Andean berry, Physalis peruviana - care tips

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The Andean berry is one of the nightshade family. In a natural garden design, the exotic greenhouse becomes a real eye-catcher. Planted together with autumn blossoms like asters, the result is a harmonious interplay of colors. The healthy fruits of the Physalis peruviana are eaten raw or used as garnish for desserts and cocktails. Since they are relatively easy to cultivate and in the trade are quite expensive, more and more hobby gardeners are trying to grow the Andean berry.
Care of the Andean berry
The cultivation of Cape gooseberries is similar to that of tomatoes. The plants need a lot of sun, water, hardly any fertilizer and do not have to be cut back. Even a vote is not necessary.
site conditions
The Andean berry is a true sun child. Its fruits ripen particularly well in sunny places. It can be cultivated both in the tub and in the garden. If the nightshade plant is too dark, the plant avenges itself with fewer flowers and fruits.

  • warm location with direct sunlight
  • sheltered place
soil conditions
The substrate should be loose, nutrient poor, calcareous or enriched with some humus. As Andean berries spread bush-like, it makes sense to plant the Physalis at a distance of at least 60 centimeters.
Pouring and fertilizing
The exotic plants do not like too dry and too wet feet. Nevertheless, the growth depends on the casting behavior. If the Physalis peruviana is poured a lot, it bears many fruits. Overwatering should be avoided. If the plant is cultivated in a bucket, it needs more water.
  • normal water requirement for outdoor plants
  • cultivated in a bucket it needs a lot of water
  • do not let it dry out
The plants usually come without additional fertilizer, since they provide themselves.
  • in the case of fertilizer surplus, the plant reacts with strong growth of the shoots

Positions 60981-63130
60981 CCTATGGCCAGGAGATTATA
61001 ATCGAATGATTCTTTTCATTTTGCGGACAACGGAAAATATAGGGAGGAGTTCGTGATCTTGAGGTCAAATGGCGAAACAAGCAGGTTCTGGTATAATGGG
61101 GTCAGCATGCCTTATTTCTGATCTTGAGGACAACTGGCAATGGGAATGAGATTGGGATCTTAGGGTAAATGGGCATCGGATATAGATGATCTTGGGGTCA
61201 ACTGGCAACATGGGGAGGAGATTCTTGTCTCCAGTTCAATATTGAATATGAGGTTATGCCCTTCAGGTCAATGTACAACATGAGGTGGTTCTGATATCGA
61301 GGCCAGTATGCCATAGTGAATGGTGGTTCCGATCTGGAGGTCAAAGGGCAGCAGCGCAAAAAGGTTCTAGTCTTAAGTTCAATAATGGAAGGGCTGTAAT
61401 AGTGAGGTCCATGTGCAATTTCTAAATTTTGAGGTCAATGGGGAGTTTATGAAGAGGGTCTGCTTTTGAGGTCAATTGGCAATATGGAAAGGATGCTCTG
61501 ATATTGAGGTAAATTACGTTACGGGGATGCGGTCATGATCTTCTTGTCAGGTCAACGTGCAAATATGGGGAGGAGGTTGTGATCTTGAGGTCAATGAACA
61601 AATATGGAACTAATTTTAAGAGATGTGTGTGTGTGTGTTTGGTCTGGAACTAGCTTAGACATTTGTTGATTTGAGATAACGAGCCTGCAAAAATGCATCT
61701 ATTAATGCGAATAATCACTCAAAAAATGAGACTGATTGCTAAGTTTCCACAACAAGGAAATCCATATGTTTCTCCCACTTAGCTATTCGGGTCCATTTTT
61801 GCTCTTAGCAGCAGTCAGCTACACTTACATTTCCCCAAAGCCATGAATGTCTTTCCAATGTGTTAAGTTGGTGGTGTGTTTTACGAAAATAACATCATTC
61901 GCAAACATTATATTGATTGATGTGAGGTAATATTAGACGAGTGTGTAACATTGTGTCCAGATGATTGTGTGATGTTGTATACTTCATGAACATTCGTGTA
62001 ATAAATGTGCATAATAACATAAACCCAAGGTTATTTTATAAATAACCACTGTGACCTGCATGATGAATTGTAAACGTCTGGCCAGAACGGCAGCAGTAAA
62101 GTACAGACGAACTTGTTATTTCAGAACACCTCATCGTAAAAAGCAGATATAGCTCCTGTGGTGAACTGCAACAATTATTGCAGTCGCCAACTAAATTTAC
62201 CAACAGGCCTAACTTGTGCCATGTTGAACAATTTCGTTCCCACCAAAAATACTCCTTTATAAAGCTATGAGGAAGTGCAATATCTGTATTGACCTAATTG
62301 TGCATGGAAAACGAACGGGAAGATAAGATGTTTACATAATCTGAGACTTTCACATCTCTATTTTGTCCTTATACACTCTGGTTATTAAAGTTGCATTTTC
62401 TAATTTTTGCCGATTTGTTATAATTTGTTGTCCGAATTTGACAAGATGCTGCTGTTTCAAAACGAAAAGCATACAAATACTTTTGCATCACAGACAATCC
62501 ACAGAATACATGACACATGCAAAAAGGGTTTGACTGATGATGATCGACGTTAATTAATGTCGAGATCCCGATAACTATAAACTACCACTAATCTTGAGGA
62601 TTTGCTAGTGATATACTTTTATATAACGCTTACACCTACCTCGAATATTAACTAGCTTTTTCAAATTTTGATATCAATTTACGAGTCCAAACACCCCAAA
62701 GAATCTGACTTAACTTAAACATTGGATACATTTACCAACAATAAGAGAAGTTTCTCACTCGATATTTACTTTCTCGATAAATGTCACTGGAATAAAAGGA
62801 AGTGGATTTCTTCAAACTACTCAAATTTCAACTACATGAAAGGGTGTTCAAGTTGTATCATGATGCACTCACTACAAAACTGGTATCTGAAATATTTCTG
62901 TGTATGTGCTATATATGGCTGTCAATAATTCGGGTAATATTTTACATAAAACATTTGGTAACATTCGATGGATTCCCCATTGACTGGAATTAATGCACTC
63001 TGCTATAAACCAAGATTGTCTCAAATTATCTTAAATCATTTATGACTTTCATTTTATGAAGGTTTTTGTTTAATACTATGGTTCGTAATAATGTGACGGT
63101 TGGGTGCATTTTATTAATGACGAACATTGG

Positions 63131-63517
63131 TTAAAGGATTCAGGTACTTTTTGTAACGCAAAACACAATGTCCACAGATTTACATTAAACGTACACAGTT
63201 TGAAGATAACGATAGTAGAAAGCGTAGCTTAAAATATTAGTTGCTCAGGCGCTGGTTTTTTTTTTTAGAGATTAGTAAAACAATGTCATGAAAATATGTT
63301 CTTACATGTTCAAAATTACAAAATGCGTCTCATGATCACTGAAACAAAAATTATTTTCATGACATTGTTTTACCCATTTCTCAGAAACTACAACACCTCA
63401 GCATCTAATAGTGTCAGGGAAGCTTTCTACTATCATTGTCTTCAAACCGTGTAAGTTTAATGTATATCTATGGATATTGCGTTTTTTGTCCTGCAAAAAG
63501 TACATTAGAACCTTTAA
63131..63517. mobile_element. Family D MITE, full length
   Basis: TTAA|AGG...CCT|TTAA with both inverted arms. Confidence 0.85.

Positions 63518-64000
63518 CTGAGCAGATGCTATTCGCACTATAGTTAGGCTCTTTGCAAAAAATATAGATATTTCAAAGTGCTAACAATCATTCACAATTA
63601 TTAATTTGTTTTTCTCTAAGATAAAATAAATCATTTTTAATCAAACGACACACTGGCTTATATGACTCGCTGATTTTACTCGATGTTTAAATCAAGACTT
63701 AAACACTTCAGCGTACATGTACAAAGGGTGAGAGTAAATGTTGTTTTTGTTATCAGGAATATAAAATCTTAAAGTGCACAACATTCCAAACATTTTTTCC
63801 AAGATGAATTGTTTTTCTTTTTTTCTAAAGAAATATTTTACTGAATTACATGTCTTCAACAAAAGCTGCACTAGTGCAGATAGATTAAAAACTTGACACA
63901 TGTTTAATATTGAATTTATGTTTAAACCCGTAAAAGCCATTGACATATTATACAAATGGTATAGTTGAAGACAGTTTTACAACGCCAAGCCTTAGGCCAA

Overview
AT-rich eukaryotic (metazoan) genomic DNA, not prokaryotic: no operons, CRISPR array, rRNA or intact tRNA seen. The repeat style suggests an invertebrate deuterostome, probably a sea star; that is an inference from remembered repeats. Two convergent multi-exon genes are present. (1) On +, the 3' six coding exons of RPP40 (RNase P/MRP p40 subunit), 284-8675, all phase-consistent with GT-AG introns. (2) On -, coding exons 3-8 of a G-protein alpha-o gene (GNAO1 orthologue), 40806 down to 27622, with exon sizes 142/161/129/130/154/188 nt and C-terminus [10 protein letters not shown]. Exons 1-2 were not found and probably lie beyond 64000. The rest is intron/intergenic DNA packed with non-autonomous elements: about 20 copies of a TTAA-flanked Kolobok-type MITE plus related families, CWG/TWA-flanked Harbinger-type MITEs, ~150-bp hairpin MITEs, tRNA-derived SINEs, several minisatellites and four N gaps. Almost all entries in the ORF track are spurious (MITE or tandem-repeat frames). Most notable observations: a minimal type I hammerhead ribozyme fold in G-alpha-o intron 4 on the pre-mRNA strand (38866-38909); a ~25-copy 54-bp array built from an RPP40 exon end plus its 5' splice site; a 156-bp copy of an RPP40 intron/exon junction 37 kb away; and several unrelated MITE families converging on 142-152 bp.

• The result is little flowers and therefore hardly fruits
  • Andean berries in pots, on the other hand, require fertilizer every four weeks during the growth phase
To cut
A cut is useful only for multi-year culture. The exotic plant does not have to be cut or spiked. Otherwise:
  • the Cape Gooseberry is cut back in spring
  • cut to half or one third of the planting height
  • Vomiting is not recommended
Propagation from seeds
  • Sowing already in February
  • Place seeds on sprouting soil and cover with a little soil
  • Keep it evenly moist, not wet
  • set bright and warm at 25° C
  • optimal is a mini greenhouse
  • avoid direct sunlight
  • ventilate regularly
  • Germination time about a week
  • If there are first leaves after cotyledons, they can be piqued
  • Shortening the roots promotes branching
Tip: If you do not want to pick the seeds individually out of the fruit with the toothpick, simply brush the pulp on the kitchen crepe and let it dry. Then pick up the seeds and plant.
Propagation by cuttings
  • In autumn, cut 10 cm long runner and place in pots
  • if the cuttings go awry through unfavorable winter quarters, possibly cut new offshoots in February
  • place lower third in potting soil
  • Keep the substrate constantly moist
  • after the "icy saints" in the field or put the bucket
Since the physalis is not hardy, it should move to a winter quarters before the first frosts. Greenhouse or conservatory are ideal locations. Unripe fruits develop further and can be harvested in winter. If you cultivate the Andean berry in the field, you should cut it back and repot it into pots.